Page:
Two cheers for Nick Clegg – at least he’s talking about drugs

He is absolutely right in his analysis that prohibition has failed and addiction must be treated as a health issue

Share

Hooray! Give Nick Clegg a cheer – at last we have a prominent frontline politician talking some sense on drugs. Following a trip to Colombia, the Liberal Democrat leader says the status quo is failing, pointing out cocaine use has trebled in under two decades despite the supposed war on drugs, and that blanket prohibition has caused carnage and conflict around the planet.

He is also right to point out that our timorous politicians talk about drug reform only when they have left office, fearing the media storm that might engulf them. The most interesting recent example of this is Labour’s Bob Ainsworth, whose experiences at the Home Office turned him into an unlikely drugs campaigner; he found the public far more progressive on this issue than he had expected.

This is unsurprising, given that voters live in the real world. The Sixties generation that tuned in and turned on is now claiming free bus passes, while those speed-fuelled punks are becoming grandparents and the rave generation is having children. Recent surveys have found two-thirds of the electorate favour a review of drug laws, and a majority support reform of the cannabis laws – including half of Conservative supporters. Previous studies found particularly strong support among middle-aged women.

Yet Mr Clegg deserves only one cheer for his supposedly bold intervention in this debate – and that is for raising the political profile of an important issue that has been swept aside by most British politicians for too long. This fearful silence was one more reason for the distrust of politicians, one more example of the dislocation between Westminster and the rest of the country. The hope is that after too many unnecessary deaths, the issue of drug reform is at last driven into the centre of political debate.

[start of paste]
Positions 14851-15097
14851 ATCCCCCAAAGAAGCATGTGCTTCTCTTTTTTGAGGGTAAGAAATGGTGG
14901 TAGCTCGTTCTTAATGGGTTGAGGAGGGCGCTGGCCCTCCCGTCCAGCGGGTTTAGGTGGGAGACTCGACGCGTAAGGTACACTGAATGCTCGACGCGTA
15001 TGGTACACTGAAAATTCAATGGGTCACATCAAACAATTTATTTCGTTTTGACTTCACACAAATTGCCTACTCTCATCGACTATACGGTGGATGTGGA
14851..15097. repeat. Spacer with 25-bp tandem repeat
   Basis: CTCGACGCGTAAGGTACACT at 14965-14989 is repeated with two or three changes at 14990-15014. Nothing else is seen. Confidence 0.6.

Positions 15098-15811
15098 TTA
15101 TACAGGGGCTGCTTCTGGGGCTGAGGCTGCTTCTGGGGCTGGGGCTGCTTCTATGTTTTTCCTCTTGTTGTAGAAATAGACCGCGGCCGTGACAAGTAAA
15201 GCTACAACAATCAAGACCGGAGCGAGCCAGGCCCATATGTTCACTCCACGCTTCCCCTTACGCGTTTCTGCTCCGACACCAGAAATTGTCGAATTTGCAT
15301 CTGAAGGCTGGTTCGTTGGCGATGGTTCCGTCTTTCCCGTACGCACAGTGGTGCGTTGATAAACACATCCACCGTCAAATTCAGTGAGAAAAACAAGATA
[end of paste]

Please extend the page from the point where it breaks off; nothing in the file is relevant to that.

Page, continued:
I am not going to rehearse well-worn arguments in favour of regulating the drug trade and taking it out of the hands of the world’s most lethal gangsters. You only have to look at the deaths of those young people killed by taking what they thought was ecstasy and turned out to be PMA, or to ponder the causes of the collapse of a country once seen to be as stable as Mali. Or indeed to consider the Canute-like hopelessness of trying to prevent the tide of newly-created smart drugs from entering our nation.

The simple fact is that many human beings like taking drugs, whether it is alcohol or ecstasy, cannabis or cocaine. For some people this spirals into devastating and life-threatening addiction, as seen again last week with the death of actor Philip Seymour Hoffman. Illegality makes the suffering worse for the addicts themselves, their families and their communities. Since the continuation of this unregulated, underground market is lunacy on so many levels, we can be thankful that a war on drugs, begun by a shamed US president four decades ago, is nearing its end around the world thanks to brave politicians in Latin American and parts of Europe.